Released: October 15, 2000
Media Seen As Fair, But Tilting to Gore
Other Important Findings and Analyses
Tight Battle for Congress
The battle for control of Congress is as close and as hard-fought as the presidential contest. But there is no sign that national issues or concerns are playing a major role in the struggle for Capitol Hill, and voters do not appear particularly dissatisfied with their own representatives or with Congress generally.
Democrats have led in the generic congressional ballot all year, and they currently hold a slim 47%-43% advantage among registered voters. Mirroring the presidential race, support for Democratic congressional candidates is particularly strong among women, minorities, and labor union families, along with voters who have less education and lower incomes.
Republicans run better among wealthier and better-educated voters, as well as white evangelical Christians and men. Men under age 50 favor Republican congressional candidates by a 51% to 39% margin, while men 50 and older, along with women of all ages, favor Democratic congressional candidates by roughly a 50% to 39% margin.
Local Issues Paramount
National issues and the partisan makeup of Congress are far from the minds of most voters. Fully 42% say that local or state issues will make the biggest difference in their congressional vote, while just 21% say national issues and the same number cites a candidate’s character and experience as making the biggest difference. Just 9% of respondents mention a candidate’s party as most important.
This focus on local conditions is typical of congressional elections. Currently, Democrats, independents, women, blacks and those under age 50 place the most emphasis on local and state issues when making up their minds about congressional races.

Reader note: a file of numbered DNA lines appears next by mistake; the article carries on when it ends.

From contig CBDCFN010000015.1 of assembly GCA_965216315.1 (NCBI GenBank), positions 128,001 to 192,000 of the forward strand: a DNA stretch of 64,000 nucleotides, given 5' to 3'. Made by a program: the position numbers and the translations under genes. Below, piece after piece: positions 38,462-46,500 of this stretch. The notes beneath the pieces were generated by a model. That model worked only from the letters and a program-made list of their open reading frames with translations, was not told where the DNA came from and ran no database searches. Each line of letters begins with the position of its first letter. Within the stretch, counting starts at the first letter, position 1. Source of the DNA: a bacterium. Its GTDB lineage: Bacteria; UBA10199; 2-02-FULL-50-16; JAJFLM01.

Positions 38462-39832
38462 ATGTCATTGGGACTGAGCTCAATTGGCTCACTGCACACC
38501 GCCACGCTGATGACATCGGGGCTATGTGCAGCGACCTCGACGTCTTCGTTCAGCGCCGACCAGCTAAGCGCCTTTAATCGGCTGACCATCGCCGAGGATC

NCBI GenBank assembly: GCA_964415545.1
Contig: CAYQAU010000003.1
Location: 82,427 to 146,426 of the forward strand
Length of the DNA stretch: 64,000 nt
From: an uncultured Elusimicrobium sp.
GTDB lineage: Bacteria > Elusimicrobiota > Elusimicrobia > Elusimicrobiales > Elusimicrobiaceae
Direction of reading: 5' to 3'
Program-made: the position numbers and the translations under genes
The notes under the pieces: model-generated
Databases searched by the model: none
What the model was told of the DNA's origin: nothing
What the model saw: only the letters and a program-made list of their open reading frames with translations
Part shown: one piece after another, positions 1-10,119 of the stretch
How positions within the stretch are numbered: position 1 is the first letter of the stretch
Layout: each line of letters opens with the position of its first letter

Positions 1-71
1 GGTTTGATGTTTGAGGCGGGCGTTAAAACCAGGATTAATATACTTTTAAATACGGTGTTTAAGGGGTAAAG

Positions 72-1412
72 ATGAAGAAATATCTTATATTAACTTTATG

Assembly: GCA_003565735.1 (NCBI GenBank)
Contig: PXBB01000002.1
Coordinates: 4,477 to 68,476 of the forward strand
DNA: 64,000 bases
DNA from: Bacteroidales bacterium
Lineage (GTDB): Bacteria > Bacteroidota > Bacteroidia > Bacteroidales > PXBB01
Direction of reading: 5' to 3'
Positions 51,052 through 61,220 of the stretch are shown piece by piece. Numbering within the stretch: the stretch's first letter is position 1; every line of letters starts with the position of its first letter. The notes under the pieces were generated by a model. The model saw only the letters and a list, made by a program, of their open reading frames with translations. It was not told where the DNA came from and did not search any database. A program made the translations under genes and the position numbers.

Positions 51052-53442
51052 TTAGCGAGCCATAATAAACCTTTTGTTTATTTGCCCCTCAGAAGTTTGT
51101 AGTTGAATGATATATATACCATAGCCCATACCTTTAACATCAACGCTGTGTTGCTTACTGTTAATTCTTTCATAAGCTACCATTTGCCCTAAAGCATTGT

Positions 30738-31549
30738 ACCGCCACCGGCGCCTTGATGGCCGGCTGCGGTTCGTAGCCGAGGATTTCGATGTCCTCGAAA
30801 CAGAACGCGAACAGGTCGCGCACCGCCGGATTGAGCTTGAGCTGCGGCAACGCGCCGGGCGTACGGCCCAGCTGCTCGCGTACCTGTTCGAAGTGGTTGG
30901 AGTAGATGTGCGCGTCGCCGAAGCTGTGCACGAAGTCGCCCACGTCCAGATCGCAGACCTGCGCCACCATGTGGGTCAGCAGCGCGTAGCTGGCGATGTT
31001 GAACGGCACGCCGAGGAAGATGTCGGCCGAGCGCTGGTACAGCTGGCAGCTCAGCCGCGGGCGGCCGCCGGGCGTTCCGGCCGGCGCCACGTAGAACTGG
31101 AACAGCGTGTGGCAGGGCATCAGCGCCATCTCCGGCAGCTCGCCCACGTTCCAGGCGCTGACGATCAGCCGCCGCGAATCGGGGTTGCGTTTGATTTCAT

Voters are divided about whether party control of Congress is even an issue for them in this year’s congressional election. Half say the makeup of Congress makes no difference to them, while 46% say it will be a factor. Voters who identify themselves as Republicans or Democrats are equally more likely to consider party control (51% each) than independents (36%). Only 41% of voters under the age of 50 say party control will be a factor in their vote, compared to 53% of voters over 50.
Support for Incumbents
Voters who want to see their own member of Congress reelected outnumber those who do not by better than a three-to-one margin (60% to 17%). And regardless of their feelings about their own representative, more voters say they would like to see most members return to Congress next year than not. Republican voters are the most satisfied with the current Congress, with 48% wishing to see most members returned to office. Somewhat fewer Democrats (41%) and independents (32%) agree.
This overall satisfaction is on par with voter attitudes in recent elections, when support for incumbents was also relatively high. But in 1994 — a tumultuous political year when Republicans captured the House and ended decades of Democratic control — there was a break in this pattern; that year, 56% opposed the reelection of most members. However, even in the anti-incumbent mood of 1994, nearly half (49%) preferred to see their own member of Congress returned to office.
Finances Top Concern
In spite of the nation’s current economic prosperity, personal financial pressures top the list of Americans’ individual concerns, as they did in 1996. What makes this year different, however, is that health care concerns have now moved up to become a top-tier issue. And Gore has an advantage over Bush as the candidate best able to deal with each of these pressing personal issues.